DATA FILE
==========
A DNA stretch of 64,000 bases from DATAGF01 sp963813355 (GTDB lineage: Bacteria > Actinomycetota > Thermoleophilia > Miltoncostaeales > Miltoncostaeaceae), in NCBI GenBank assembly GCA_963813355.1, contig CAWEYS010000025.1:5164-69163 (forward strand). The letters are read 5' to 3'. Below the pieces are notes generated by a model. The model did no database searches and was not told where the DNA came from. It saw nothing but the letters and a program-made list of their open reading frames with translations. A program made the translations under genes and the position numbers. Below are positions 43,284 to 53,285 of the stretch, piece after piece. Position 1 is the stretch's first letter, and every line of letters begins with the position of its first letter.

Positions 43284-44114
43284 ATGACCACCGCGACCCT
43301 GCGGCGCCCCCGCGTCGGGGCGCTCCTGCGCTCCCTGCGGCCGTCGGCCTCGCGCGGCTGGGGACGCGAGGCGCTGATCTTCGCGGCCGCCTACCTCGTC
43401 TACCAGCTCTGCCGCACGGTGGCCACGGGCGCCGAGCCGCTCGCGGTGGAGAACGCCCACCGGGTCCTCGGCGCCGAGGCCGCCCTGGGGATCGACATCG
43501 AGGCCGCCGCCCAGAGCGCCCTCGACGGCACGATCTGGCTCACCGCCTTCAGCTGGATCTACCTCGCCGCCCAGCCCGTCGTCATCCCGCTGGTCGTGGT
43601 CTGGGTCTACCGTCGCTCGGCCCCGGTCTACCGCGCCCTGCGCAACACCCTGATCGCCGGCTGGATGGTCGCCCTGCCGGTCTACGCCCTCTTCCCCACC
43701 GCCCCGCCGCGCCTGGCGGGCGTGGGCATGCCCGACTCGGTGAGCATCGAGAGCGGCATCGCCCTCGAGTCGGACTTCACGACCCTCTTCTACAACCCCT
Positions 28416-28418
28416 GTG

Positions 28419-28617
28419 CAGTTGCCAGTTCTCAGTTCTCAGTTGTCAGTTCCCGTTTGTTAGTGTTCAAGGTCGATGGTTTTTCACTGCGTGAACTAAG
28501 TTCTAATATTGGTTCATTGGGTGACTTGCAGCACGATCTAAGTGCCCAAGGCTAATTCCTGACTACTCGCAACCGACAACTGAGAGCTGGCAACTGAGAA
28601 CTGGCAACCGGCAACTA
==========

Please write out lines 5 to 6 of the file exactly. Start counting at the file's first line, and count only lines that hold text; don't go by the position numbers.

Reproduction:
43401 TACCAGCTCTGCCGCACGGTGGCCACGGGCGCCGAGCCGCTCGCGGTGGAGAACGCCCACCGGGTCCTCGGCGCCGAGGCCGCCCTGGGGATCGACATCG
43501 AGGCCGCCGCCCAGAGCGCCCTCGACGGCACGATCTGGCTCACCGCCTTCAGCTGGATCTACCTCGCCGCCCAGCCCGTCGTCATCCCGCTGGTCGTGGT